Tonga’s first wind turbine could be the first step towards turning the Pacific island nation into a green energy powerhouse.
Work on the 11kW turbine in the village of Nakolo was completed this week ahead of commissioning this month.
Operator Tonga Power said the turbine will generate 27,000kWh of electricity, enough to power about 23 homes every year in the country, which has so far invested in solar systems to reduce its expensive fossil fuel imports. The country already has a 1.3MW solar farm and is working with Abu Dhabi-based Masdar to develop a 500kW solar PV project on the island of Vava’u.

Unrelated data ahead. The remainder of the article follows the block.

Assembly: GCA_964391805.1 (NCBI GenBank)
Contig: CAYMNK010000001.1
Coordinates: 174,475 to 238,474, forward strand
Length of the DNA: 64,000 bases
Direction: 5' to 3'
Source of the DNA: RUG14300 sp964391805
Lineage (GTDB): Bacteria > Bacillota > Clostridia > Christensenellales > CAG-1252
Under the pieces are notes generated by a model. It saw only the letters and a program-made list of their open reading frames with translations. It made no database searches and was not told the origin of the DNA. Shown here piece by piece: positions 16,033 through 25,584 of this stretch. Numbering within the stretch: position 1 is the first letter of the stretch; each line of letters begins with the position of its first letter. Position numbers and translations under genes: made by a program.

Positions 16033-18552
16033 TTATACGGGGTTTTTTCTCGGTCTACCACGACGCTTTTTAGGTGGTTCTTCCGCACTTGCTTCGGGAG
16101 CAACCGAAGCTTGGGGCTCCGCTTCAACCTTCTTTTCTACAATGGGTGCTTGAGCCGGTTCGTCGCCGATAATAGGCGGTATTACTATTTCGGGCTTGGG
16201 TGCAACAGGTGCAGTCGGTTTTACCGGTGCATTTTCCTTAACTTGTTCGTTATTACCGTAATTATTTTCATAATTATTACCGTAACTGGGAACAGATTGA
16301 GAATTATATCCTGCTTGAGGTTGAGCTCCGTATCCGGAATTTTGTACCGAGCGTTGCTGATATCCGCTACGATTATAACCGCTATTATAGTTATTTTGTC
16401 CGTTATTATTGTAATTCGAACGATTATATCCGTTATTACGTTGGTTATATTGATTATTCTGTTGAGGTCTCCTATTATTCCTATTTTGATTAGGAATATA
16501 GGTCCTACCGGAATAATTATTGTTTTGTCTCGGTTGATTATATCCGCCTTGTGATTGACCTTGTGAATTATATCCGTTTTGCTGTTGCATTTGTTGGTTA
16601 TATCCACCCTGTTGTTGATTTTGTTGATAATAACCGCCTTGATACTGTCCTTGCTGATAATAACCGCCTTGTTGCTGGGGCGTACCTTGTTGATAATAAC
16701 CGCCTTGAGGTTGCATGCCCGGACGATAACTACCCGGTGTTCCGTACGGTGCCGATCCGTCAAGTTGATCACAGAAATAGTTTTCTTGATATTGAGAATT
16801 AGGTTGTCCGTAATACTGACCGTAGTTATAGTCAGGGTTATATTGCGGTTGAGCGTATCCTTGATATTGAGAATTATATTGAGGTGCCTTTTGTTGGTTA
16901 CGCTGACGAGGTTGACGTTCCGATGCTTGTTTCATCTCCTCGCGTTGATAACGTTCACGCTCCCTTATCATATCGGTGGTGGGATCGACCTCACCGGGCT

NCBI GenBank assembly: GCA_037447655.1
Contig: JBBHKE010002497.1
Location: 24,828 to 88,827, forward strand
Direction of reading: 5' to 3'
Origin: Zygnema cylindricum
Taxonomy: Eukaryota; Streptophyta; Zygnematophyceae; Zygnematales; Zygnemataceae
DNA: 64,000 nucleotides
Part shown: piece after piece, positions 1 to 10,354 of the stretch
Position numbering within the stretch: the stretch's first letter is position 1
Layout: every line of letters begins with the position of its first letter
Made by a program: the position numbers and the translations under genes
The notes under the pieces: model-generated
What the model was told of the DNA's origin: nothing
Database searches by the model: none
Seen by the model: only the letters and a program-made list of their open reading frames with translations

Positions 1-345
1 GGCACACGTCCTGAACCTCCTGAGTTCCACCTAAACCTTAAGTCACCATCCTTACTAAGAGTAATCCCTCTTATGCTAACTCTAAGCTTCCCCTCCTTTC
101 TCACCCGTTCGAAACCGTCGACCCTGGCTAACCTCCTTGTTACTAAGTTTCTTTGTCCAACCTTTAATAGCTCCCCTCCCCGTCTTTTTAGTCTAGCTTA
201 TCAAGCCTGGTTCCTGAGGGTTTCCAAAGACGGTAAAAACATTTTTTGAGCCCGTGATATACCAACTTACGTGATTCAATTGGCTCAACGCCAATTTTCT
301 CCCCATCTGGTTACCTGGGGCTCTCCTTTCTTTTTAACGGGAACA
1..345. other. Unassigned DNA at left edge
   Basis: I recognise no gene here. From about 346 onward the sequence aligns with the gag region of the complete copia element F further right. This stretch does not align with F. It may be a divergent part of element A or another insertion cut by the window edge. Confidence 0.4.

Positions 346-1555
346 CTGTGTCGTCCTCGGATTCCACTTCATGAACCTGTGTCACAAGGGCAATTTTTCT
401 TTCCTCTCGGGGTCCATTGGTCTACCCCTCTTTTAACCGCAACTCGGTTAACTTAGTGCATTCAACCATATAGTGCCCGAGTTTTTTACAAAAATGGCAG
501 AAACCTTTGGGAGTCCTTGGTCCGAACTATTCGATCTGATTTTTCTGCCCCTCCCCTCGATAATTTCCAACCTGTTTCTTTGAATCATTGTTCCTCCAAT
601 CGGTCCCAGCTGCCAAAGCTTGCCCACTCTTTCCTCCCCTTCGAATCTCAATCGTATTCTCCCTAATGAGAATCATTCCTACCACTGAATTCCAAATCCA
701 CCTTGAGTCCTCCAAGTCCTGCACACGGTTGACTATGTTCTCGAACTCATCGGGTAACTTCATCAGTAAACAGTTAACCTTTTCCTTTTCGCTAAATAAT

However, project manager Seti Chan told Radio New Zealand that Tonga’s average wind speed of between six and nine metres per second meant wind energy also has great potential in the country. The Nakolo turbine was installed to provide Tonga Power with experience in wind generation and to see if there is enough wind resource to power a larger wind farm.
Chan added that he hoped the project would attract more international funding to develop the technology further in Tonga.
“Some of the reports that have come through give an approximate figure of probably about, at most, 2.3MW,” he said. “So that certainly is a big potential because the current Ma’ama Mai solar farm that’s currently operating here on Tongatapu is about a 1.3MW capacity.